Review – Limerick Quest

I really admire the effort it must have taken to write an entire game in limerick meter and even more for finding a way to incorporate puzzles — also in limerick meter. Additionally, I was impressed that the game managed spatial orientation and inventory-based puzzles without the affordances of the world model built into parser game systems.

I have a feeling that it helps with the rhyming constraints to have two main characters because their banter is a convenient way to broaden the vocabulary at the author’s disposal, but I have to give credit that this dialogue not only has the right form, but is entertaining and gives these characters personalities.

My own risk aversion was an impediment in playing this game. I believe it was early in the game that I tried solving a puzzle by brute forcing it with a shovel — which I knew was the wrong way to go, but I wanted to see what would happen — and the shovel disappeared from my inventory. Later in the game, I got to think, but what if I need the shovel? What if some other clue ends in “hovel” and I’d be SOL.

I’m sure that the author thought long and hard about whether to implement UNDO in this game. Not having given it as much thought, I don’t know what I would have decided in their shoes, but as a player I would have been a bit bolder and probably would have progressed faster and exposed more of the game content had UNDO been an option. I did eventually get a little more trusting as the game progressed and realized how extensively the game addressed incorrect attempts by the player, most often with a customized response (of course, in meter).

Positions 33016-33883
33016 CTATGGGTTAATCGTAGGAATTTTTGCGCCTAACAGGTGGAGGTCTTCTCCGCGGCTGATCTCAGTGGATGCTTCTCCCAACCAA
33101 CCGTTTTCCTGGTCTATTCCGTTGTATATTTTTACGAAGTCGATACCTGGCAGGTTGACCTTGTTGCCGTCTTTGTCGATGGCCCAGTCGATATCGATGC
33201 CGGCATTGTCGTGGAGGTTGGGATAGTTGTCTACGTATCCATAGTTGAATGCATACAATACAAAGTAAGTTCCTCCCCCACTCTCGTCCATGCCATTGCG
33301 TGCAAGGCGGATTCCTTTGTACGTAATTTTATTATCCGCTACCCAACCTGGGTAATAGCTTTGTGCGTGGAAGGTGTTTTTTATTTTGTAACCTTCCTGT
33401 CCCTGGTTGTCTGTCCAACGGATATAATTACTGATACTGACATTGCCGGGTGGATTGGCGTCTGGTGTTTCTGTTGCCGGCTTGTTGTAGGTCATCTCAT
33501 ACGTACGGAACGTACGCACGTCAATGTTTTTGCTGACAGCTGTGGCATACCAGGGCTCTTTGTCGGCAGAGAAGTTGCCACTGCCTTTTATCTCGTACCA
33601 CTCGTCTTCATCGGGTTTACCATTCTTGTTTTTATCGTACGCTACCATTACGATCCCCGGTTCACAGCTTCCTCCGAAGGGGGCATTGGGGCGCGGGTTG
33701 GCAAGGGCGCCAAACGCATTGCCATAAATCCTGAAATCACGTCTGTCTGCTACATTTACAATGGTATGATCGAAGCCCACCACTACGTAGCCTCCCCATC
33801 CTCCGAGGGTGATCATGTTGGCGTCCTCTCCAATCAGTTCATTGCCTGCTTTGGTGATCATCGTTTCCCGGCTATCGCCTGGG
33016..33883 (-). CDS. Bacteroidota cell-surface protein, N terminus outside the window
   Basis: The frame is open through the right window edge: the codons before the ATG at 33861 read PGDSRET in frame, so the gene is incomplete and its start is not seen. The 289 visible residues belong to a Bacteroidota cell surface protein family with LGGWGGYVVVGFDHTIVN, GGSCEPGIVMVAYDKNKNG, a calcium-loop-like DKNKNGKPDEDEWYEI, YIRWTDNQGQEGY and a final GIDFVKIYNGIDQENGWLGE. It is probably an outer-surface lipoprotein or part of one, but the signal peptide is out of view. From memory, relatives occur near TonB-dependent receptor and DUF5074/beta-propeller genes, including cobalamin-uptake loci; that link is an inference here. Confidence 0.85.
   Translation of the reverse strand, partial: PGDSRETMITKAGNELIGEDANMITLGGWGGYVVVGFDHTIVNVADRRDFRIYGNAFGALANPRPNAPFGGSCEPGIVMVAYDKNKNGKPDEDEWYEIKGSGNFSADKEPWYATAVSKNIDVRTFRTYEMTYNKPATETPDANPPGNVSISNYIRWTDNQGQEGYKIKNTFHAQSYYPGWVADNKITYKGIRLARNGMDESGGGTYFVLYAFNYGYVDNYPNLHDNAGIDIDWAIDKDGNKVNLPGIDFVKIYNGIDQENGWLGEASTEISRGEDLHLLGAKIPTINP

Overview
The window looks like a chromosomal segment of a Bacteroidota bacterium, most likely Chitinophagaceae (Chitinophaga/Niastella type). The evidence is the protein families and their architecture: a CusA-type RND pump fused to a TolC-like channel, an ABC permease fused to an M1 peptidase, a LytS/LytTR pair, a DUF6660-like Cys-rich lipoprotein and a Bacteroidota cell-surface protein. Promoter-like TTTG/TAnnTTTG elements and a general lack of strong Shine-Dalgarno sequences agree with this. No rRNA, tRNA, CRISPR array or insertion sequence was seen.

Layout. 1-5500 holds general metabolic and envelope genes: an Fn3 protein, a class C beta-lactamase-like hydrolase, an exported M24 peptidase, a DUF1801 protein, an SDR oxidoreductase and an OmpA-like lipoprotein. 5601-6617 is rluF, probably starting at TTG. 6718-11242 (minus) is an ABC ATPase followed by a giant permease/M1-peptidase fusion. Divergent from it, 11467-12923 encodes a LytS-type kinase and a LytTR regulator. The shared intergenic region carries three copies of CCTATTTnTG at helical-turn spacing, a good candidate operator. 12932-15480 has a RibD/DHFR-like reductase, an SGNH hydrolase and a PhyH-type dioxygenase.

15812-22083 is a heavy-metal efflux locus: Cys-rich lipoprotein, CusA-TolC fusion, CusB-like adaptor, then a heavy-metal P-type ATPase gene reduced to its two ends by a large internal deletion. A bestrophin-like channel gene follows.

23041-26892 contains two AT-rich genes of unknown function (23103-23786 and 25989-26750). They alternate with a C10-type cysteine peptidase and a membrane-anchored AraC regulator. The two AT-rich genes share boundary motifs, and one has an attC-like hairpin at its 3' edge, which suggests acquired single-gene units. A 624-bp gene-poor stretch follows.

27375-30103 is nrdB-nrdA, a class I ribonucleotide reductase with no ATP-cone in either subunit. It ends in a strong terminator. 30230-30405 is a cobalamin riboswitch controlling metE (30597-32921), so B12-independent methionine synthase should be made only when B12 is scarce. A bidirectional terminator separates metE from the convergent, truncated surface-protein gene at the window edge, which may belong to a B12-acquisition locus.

I was a little lost at the first real puzzle, but the walkthrough pointed me in the correct direction. I was proud that I was then able to solve the next few puzzles. However, I hit a hard stop at the Aztec Enigma.

That puzzles requires a bunch of different elements to all be adjusted to the proper state and I knew full well what was expected — I just could not find the right solution. I am sure that the problem was me and not the game, but I just could not get past this puzzle even with the walkthrough open.

I think that the mechanics of the puzzle made this harder than it needed to be. Each element in the puzzle had two possible states, but to switch between them required a full page reload. To see the two possible states for each item took quite a while. Had they been implemented as, say, a drop down box showing the two options, the puzzle might have gone a lot faster, although I appreciate that this would have changed the nature of the puzzle.

Due to this puzzle, I could not evaluate the last stage of the game, but I did enjoy the portion that I played.

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